The industry has a role in encouraging Green Deal interest, is the message from SIG Energy Management’s head of marketing, Vince Matthews, in a letter received today by Renewable Energy installer.
Matthews was writing in response to our story published earlier in the week that, according to research by BSI, only one in five homeowners will be participating in Green Deal.
Letter to the editor
Publication: Renewable Energy Installer
Author: Vince Matthews, head of marketing, SIG Energy Management
The latest statistical blow to the Green Deal (Only 1 in 5 will participate in Green Deal, says BSI – 25.06.2012) raises two key questions: why there is such a lack of interest in the government’s ‘flagship’ green policy, and whose job it is to rectify this problem?
There has been a lot of criticism over the government’s apparent lack of preparedness for the Green Deal, and in particular what the Coalition is or isn’t doing to incentivise the uptake of energy efficiency measures. We need to appreciate, however, that we can’t expect them to do it all for us. In reality, the industry has an equally important role to play in generating interest and consumer buy-in.
Whilst the core principle of the Green Deal, the Golden Rule, is a valuable incentive in removing the financial risk associated with energy efficiency home improvements, it is not the be all and end all when it comes to creating customer demand. A significant barrier to desire for uptake is also the ‘hassle-factor’: the fear of disruption associated with having improvement works done.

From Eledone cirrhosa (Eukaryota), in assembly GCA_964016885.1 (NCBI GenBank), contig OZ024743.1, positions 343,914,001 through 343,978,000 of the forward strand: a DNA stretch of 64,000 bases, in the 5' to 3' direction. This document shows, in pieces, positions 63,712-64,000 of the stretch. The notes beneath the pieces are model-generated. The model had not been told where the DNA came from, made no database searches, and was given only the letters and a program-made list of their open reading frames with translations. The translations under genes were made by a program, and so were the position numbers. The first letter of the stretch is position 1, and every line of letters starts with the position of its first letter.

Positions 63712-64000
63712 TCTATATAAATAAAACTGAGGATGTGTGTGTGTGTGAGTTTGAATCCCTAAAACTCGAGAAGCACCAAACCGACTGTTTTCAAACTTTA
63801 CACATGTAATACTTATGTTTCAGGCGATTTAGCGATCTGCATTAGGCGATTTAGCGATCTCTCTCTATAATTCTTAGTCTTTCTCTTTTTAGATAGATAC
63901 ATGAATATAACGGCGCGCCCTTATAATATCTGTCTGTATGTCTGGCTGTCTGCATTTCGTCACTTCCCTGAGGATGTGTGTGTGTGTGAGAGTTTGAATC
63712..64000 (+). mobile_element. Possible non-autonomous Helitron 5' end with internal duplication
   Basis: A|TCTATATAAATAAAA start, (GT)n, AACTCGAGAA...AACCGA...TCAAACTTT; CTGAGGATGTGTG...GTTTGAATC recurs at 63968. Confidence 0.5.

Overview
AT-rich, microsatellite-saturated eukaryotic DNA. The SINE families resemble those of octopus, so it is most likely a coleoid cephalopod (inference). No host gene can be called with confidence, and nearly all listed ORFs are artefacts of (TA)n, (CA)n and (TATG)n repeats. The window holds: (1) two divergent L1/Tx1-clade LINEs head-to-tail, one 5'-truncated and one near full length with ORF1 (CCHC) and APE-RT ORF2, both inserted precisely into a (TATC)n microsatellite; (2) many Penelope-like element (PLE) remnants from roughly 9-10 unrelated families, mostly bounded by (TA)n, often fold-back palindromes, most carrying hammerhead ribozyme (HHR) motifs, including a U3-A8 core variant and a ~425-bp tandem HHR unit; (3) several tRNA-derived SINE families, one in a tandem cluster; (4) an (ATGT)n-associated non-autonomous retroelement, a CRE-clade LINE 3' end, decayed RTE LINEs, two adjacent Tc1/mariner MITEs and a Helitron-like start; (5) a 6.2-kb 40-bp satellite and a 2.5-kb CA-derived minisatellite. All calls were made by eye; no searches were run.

We, the industry, need to educate consumers – whether they be private homeowners or social landlords – that most providers are eager to make the Green Deal work, and will go the extra mile to ensure a customer’s project goes smoothly. Whether by offering advice on preparation for installations or providing removals services as part of the installation package, there are ways that installers can mitigate disruption caused by improvement works. Ultimately, however, we also need to communicate to consumers that the benefits of increased comfort and reduced energy bills far outweigh any perceived hassle.
Of course we need clarity from the government on the details of the Green Deal to put us in a position to deliver these services to our customers – but the onus for creating demand and desire is on us just as much as it is the government. The industry needs to offer support and guidance, show we understand the customer journey and have the requisite skills to provide trustworthy advice and an integrated service from start to finish. Only by doing this will homeowners have the understanding and desire to get behind the Green Deal.